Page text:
Our SEAT Tarraco has developed a few minor niggles. I concluded last month’s report by describing the condensation and water in the nearside rear light, which looks unsightly and means that part of the cluster is no longer illuminated. Having waited a couple of weeks for an appointment at my nearest SEAT dealer, the Tarraco was in the workshop for three hours for diagnosis. The result: a replacement light cluster is on back order and I’m waiting to make a return trip to the dealer.
Another niggle is the all too familiar issue of the infotainment screen ‘freezing’ in action. It’s ‘my’ fourth SEAT in a row that suffers from this problem, with the system forcing itself into a reboot to cure the issue. Is this a problem across the entire Volkswagen Group? Answers on a postcard, please. The final niggle concerns the interior quality, with the plastic cover on the inside of the A-pillar coming apart from where it meets the headlining. It’s nothing more than a tad unsightly, but when it’s combined with a couple of other small things, it starts to chip away at what were good first impressions. Still, at least I’ll have a full quota of working lights by this time next month.
Away from the minor irritations, the Tarraco continues to impress. Switching from seven- to five-seat mode is a doddle thanks to a pair of remote levers in the boot and on the top of either side of the rear bench, while pulling them back into place is easy courtesy of handles on the rear of the seats. I also like the way that the boot load cover slots below the boot floor when not in use. This is the first time in a while that a long-termer’s load cover hasn’t lived in my woodshed for the duration of the loan. It’s proving to be very practical, too, with the 60:40 split-folding second row of seats coming into its own on a recent trip to the tip. It’s also good that the second-row slides backwards and forwards to provide more boot space or greater legroom for anyone travelling in the very back.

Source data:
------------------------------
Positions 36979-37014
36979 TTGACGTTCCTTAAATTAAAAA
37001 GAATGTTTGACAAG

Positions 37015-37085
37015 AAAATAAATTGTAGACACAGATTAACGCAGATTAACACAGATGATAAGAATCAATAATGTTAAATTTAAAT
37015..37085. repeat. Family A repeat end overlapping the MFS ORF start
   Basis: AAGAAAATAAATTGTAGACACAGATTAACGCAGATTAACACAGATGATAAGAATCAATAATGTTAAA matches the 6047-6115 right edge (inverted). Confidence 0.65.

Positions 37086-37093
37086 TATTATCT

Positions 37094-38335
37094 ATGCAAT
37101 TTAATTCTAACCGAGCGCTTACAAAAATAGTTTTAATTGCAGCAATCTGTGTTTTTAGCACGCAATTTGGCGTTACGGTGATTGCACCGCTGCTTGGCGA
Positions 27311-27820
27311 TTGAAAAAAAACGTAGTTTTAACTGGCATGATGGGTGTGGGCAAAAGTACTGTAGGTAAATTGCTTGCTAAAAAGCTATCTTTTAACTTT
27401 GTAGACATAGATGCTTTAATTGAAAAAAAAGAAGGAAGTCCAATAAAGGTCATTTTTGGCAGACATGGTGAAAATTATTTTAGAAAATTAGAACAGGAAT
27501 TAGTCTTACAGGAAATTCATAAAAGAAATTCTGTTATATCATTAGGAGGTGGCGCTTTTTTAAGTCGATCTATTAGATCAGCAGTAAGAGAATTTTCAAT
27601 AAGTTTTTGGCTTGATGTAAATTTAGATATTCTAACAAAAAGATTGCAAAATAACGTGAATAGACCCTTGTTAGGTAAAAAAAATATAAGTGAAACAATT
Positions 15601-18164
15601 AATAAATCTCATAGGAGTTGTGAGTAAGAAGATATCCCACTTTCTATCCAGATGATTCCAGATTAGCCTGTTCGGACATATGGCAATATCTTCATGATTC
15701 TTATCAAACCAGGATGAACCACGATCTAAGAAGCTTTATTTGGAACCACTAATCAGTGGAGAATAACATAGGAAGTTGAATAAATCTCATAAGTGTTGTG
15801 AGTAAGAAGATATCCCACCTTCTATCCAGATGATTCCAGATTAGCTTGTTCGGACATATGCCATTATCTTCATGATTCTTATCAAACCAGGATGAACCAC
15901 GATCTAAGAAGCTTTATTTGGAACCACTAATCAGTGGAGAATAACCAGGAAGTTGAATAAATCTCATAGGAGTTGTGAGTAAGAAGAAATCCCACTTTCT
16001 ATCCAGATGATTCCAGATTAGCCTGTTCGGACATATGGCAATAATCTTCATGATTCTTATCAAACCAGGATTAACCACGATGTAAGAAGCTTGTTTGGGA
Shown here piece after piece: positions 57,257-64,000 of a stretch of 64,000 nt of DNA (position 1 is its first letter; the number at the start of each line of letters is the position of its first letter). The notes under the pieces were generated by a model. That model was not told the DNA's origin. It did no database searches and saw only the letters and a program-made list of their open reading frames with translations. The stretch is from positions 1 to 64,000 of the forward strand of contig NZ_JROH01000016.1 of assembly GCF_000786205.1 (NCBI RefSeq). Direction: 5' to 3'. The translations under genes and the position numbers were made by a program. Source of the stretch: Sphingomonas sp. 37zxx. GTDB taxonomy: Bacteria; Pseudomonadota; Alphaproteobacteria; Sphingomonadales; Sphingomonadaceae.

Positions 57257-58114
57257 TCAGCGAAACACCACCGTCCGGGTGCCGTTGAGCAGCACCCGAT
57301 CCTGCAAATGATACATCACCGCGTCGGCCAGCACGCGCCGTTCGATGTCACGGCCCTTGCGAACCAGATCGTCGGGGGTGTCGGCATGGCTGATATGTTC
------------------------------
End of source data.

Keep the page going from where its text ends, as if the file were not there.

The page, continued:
Out on the road, I’ve been enjoying the Tarraco’s adaptive cruise control (ACC), which is switched on more often than it’s turned off. While ACC is more commonly associated with motorways, where it allows you to follow the ebb and flow of traffic, I tend to use it in urban areas, where it helps to make journeys a little more pleasurable. I simply set the ACC to the speed limit, then allow the Tarraco to use the car in front as its guide. The only issue is an over-sensitive safety net, with the dashboard forever reminding me to ‘take over steering’. I guess it’s better to be safe than sorry.
Date arrived 8th May 2019
Fuel economy 37.2-38.2mpg (combined) 37.9mpg (on test)
The load cover slots below the boot floor – neat.
There’s a gap where the A-pillar plastic cover meets the roof.